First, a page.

As one component of the background research, we have focused on the history of the school and surrounding neighborhood. The school's rich past and important role in the fabric of East Austin lend the project a unique character. We would like to gather stories from former alumni/ae and others who have a connection to the neighborhood. If you would like to be a part of the historical portion of the project, then please contact us directly. I find this component of the design especially interesting - read more about my findings and research at the Austin History Center.
B. Basic needs & desires of school population & surrounding community
As our first steps to better understanding the basic needs and desires of the school population and surrounding community, we have been engaging the community at neighborhood events at the school. We will also have several focused brainstorming sessions with the staff & students scheduled for late March. Our format for these sessions will follow the design process methodology from the Design Thinking Toolkit for Educators from IDEO. The toolkit is free and a great resource for guiding creative design in groups. It has been used with success in developing other schoolyards - check out their website for more information.
In addition, we would also like to involve the surrounding community by offering different avenues for public input. We have an online input form to capture feedback from the community at large.
2. Site Inventory & Analysis
With the help of AISD, our partners at HTU, and the students at Blackshear Elementary, we will be conducting a site inventory analysis to gather the necessary information about the schoolyard. This information includes research & observation elements
- site ecology
- climate data
- sun exposure
- topographic changes (hills and valleys)
- plant diversity
- watershed information, washes or drainage-ways
- wildlife habitat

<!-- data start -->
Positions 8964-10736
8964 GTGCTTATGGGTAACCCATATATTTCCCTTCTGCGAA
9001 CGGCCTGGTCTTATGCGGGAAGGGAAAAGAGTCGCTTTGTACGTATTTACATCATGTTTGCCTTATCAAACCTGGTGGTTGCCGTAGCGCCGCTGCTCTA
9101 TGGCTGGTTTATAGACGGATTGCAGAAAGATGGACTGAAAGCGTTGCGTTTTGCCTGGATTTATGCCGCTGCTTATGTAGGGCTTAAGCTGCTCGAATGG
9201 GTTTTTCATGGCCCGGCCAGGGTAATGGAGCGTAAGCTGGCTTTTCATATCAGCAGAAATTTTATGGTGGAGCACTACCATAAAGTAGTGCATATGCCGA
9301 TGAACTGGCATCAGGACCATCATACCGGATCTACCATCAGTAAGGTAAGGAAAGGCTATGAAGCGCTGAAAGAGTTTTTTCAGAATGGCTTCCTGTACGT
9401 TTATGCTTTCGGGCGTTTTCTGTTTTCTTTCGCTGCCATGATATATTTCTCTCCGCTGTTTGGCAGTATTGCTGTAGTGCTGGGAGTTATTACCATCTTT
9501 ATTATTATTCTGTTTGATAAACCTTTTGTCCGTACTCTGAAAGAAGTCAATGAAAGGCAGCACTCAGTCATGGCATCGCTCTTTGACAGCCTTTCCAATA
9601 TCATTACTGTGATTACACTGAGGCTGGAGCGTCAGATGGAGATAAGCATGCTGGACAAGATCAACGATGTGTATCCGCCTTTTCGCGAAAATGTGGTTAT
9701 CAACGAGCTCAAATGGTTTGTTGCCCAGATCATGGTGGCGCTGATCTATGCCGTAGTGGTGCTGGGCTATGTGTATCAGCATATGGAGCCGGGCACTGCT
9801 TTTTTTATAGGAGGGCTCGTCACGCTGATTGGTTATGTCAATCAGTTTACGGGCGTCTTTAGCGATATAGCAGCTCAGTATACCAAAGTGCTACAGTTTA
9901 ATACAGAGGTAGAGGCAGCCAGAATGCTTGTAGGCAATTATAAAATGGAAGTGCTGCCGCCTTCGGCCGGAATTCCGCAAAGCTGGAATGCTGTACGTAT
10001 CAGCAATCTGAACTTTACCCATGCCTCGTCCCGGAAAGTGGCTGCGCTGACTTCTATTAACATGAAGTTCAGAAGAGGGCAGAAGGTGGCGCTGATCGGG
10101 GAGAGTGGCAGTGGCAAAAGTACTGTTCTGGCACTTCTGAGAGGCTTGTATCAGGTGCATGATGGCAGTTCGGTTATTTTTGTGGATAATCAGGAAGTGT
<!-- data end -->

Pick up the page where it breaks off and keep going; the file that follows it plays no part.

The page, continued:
as well as legal restrictions
- underground utility locations
- easements & setbacks
We have not had much luck in finding existing documents of the site. The earliest site plan that we could locate is from the 60s. We know that the additional buildings in the 2000s were completed by Datum Engineers, but we are still trying to locate a survey. At present, we have put together a site plan of existing utilities, trees, and topography from a combination of GIS data, on-site work, and aerial photographs.
3. Design Generation
Through the collaborative efforts of Blackshear Bridge with school administrators, teachers, maintenance staff, students, parents, community members, artists, landscape architects, and others to generate a clear idea of goals and needs of the staff and community. This list of priorities was presented to the local landscape architecture firm, Mark Word Design. Their portfolio of work includes the landscapes at Commodore Perry Estate and at Hotel San Jose and has been featured in the New York Times.
From the list of priorities, the design team synthesized and proposed a schoolyard master plan that was reviewed and revised with AISD. This design considers the schoolyard in phases, so that we might implement areas as funds and donations become available.
We hope to summarize and synthesize this information, so that we might provide resources and methods to other schools interested in following a similar path for their own schoolyard.